a. While a Judge is able to decide outstanding legal disputes between the party, there are additional procedural and evidentiary requirements in order to obtain a date and time for the Judge to hear evidence related to your case. The parties may find mediation to be a useful alternative to having a hearing with the Judge.
b. Different Types of Mediation

9) Limited Scope (A La Carte) Legal Services Are Obtainable as Needed for DIY Divorce

Limited scope representation is essentially available at any stage of the DIY divorce process. Bruckner Hernandez Legal Solutions has help clients via à la carte with:

  • Legal Consultation
  • Case Analysis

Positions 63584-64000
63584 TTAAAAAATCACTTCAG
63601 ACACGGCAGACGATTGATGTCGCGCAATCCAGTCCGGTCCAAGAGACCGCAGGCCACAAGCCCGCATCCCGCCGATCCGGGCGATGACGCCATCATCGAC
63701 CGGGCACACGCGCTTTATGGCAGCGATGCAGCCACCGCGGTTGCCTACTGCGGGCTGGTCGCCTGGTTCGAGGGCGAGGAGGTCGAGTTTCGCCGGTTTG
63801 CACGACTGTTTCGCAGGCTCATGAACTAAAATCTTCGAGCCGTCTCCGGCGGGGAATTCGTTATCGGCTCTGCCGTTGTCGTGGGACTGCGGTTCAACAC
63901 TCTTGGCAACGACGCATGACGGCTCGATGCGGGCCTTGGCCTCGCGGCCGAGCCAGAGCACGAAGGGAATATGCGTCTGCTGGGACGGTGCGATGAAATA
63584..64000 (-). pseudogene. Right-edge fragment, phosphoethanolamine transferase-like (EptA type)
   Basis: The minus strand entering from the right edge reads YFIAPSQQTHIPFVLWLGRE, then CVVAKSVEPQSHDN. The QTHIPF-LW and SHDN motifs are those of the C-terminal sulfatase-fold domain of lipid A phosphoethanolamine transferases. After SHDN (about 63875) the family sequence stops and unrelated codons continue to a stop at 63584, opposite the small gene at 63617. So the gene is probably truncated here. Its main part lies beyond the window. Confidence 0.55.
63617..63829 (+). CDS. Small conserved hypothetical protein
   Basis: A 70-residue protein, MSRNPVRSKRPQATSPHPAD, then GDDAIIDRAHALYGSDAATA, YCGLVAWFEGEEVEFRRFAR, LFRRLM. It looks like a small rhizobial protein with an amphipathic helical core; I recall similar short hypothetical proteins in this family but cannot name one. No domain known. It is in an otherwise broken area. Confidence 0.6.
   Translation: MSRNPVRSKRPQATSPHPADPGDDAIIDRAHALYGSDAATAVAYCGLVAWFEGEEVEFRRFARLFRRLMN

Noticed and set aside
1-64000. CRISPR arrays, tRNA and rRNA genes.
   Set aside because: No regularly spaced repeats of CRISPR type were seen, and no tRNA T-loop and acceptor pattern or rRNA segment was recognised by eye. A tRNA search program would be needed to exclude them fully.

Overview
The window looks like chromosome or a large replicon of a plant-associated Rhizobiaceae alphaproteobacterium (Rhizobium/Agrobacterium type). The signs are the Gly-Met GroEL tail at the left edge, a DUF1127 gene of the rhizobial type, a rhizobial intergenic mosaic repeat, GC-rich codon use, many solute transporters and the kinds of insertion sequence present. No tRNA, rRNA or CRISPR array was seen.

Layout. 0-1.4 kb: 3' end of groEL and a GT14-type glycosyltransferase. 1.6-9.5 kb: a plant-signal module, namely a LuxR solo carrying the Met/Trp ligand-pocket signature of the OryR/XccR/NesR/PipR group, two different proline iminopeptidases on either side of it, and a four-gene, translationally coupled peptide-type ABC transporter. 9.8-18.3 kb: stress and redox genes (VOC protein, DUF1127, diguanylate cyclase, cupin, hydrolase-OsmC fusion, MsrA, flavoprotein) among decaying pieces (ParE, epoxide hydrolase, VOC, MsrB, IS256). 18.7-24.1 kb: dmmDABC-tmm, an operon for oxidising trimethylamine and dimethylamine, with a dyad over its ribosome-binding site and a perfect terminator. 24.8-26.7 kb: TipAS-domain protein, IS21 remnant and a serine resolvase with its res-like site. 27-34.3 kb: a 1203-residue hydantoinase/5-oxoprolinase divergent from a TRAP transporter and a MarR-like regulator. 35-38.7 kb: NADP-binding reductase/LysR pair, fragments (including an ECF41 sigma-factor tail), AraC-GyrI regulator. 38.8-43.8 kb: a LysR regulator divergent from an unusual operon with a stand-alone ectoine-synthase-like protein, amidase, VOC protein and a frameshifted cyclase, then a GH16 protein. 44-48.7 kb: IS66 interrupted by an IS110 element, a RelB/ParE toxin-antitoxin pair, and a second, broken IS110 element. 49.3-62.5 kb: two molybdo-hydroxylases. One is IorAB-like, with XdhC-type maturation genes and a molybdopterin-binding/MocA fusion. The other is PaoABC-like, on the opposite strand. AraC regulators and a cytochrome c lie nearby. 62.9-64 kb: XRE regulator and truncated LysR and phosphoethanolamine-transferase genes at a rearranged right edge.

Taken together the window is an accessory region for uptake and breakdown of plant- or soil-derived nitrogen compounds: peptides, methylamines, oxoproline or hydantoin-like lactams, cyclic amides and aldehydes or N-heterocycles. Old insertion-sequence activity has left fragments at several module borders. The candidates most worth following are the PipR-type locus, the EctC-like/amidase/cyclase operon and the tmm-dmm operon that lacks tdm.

• Gather Facts
  • Research Law
  • Client Advice
  • Draft Documents
  • Document Review
  • Discovery
  • Hearing Preparation
  • Case Management
  • Negotiation
  • Court Representation

10) A Judicial Intervention Will Cap Off Your DIY Divorce Proceedings

Judicial intervention entails a review of the pleadings along with any proposed agreement. If everything is acceptable, this is followed by approval of the agreements in conjunction with resolving any remaining issues of disagreement between the parties.

Bruckner Hernandez Legal Solutions offers free consultation and limited scope services for people representing themselves. Contact us today!

Click the infographic below for a downloadable PDF.

Bruckner Hernandez Legal Solutions LLC DIY Divorce 10 Things

DISCLAIMER: This is an article for informational purposes only and does not replace the advice of an attorney
regarding specific details of your situation.